Senator Gary Stanislawski (Vice Chair) stanislawski@oksenate.gov 405-521-5624
Senator Cliff Branan (R) branan@oksenate.gov (405) 521-5543
Senator Josh Brecheen (R) (sponsor of the bill)
Senator Greg Childers (R) childers@oksenate.gov (405) 521-5522
Senator Kim David (R) david@oksenate.gov (405) 521-5590
Senator Judy Eason McIntyre (D) easonmcintyre@oksenate.gov 405-521-5598
Senator Earl Garrison (D) whitep@oksenate.gov 405-521-5533
Senator Jim Halligan (R) halligan@oksenate.gov 405-521-5572
Senator David Holt (R) holt@oksenate.gov (405) 521-5636
Senator Clark Jolley (R) jolley@oksenate.gov (405) 521-5622
Senator Charlie Laster (D) laster@oksenate.gov (405) 521-5539
Senator Richard Lerblance (D) lerblance@oksenate.gov (405) 521-5604
Senator Mike Mazzei (R) mazzei@oksenate.gov 405-521-5675
Senator Jonathan Nichols (R) nichols@oksenate.gov (405) 521-5535
Senator John Sparks (D) sparks@oksenate.gov 405-531-5553

### Subcommittee on Education of the Senate Appropriations Committee

I've omitted contact information for senators listed above.

Sen. Jim Halligan (Chair)
Sen. John Ford
Sen. Cliff Aldridge (R) aldridge@oksenate.gov 405-521-5584
Senator Josh Brecheen
Sen. Rick Brinkley (R) brinkley@oksenate.gov 405-521-5586
Sen. Judy Eason McIntyre
Sen. Earl Garrison
Sen. Mike Mazzei
Sen. Frank Simpson (R) simpson@oksenate.gov 405-531-5607
Sen. John Sparks
Sen. Gary Stanislawski

1 Professor Forrest, who provided expert testimony on the intelligent design movement in Kitzmiller v. Dover Area School District, has provided gobs of information relevant to SB 1742 on the Louisiana Coalition for Science blog.

## Sunday, January 29, 2012

### Chaos and machine intelligence

"Intelligent design" creationists such as Robert J. Marks II often claim that only intelligence, whatever that is, creates information. Some people, including me, respond that chaotic systems create information. My perspective is somewhat unusual, however, in that I've focused on chaos in artificial neural networks.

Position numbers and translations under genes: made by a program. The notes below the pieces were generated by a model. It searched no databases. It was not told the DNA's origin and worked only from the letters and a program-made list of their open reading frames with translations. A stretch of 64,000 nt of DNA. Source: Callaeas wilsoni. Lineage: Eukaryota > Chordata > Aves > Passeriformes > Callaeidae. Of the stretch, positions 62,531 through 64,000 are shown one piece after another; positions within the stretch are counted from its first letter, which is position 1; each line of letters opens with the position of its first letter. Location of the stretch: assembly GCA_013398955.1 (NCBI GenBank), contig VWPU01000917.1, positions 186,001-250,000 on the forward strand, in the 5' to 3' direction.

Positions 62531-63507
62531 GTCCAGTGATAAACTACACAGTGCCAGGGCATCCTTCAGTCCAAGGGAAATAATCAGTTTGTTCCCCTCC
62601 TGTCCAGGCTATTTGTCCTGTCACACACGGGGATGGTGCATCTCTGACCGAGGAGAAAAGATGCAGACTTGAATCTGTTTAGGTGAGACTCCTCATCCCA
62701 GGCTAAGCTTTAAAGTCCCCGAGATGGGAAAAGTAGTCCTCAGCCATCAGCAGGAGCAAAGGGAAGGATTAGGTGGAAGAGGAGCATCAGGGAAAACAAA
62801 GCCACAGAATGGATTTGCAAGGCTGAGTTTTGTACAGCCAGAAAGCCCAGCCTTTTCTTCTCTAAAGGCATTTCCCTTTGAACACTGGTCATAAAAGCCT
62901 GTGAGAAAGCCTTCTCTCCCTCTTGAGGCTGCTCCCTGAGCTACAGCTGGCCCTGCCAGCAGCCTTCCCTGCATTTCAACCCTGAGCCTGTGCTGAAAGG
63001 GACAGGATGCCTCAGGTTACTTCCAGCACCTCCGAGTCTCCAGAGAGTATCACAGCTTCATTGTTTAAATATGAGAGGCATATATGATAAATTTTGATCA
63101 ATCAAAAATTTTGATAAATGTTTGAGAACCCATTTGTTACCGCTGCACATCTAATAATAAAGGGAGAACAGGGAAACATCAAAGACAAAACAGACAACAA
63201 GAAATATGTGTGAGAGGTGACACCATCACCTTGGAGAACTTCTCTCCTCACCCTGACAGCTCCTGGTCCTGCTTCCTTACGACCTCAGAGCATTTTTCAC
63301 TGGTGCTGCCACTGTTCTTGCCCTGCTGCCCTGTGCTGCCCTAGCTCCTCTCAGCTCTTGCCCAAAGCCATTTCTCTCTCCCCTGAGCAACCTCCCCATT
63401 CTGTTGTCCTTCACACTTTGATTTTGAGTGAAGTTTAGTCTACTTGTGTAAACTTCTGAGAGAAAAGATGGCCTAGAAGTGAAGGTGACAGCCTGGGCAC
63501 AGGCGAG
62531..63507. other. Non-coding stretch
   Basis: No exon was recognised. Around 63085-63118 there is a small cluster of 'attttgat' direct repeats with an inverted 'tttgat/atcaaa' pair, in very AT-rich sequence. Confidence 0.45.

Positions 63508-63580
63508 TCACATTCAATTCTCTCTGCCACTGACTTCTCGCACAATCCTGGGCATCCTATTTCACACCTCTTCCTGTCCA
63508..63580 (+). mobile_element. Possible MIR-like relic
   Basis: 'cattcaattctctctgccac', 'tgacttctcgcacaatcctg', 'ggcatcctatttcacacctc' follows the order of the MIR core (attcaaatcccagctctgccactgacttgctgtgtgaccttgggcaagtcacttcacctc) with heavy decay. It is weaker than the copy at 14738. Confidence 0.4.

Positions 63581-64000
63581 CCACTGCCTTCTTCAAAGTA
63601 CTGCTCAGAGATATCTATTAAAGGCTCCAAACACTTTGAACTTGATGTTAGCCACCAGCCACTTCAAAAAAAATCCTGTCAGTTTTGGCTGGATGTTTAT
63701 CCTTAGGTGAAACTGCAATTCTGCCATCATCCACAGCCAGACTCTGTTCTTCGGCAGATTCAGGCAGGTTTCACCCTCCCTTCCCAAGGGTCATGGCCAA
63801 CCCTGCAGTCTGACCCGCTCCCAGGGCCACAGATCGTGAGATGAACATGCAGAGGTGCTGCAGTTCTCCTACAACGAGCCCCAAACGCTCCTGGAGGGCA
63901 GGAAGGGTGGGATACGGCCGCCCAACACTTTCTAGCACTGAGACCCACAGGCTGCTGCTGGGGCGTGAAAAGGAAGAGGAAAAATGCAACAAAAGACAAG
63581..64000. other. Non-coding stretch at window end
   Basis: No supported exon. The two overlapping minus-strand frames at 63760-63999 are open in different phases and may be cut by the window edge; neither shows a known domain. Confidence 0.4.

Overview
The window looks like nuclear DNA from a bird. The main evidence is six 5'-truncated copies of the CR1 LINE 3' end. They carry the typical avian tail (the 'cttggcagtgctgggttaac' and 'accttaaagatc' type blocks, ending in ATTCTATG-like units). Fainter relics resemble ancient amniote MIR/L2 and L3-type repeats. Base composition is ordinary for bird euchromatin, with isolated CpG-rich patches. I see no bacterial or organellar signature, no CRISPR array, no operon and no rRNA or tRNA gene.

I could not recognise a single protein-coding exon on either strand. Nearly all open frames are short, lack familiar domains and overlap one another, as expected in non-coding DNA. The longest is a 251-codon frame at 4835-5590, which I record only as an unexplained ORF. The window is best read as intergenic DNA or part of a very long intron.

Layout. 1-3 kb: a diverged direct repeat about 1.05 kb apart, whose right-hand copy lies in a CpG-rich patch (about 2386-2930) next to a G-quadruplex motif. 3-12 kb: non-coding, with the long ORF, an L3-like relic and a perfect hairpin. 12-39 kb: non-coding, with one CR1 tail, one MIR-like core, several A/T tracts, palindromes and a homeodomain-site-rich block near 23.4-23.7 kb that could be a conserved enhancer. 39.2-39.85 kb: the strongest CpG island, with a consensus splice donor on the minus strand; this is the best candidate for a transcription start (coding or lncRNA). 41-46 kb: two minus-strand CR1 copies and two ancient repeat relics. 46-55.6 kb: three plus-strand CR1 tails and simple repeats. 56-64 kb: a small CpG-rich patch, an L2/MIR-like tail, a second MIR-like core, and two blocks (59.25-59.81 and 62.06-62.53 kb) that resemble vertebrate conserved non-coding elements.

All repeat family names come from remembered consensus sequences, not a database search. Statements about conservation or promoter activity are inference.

Once upon a time, I'd have assumed that Marks' perspective was similar to my own. He has published books on artificial neural networks and on information theory. He knows that artificial neural nets with feedback loops can behave chaotically, and he should know that there is considerable support for the notion that chaos is essential to information processing in biological brains. Furthermore, he should know that Kolmogorov-Sinai entropy and positive Lyapunov exponents are measures of the rate at which a system creates information as it pursues a chaotic orbit.

Many investigators of machine intelligence believe that a system doesn't deserve to be called "intelligent" unless it is creative in some sense. When we build a chaotic system, and then set it loose to interact with an environment, we cannot predict what it will do over the long term. Although it is our artifact, it acquires a "mind" of its own. And thus we gain information by observing it.

I don't want to give the impression that chaos requires "intelligent design." There are extremely simple dynamical systems that behave chaotically, e.g., the logistic map, $$x_{n+1} = r x_n (1 - x_n).$$ (See the Wikipedia article I've linked to for details.) Stephen Wolfram's program of exploration of cellular automata (see A New Kind of Science) has led to the discovery of many chaotic systems that easily could arise by chance.

The upshot is that it makes sense to say that an "intelligent" system with chaotic components creates information, but not that only intelligence creates information.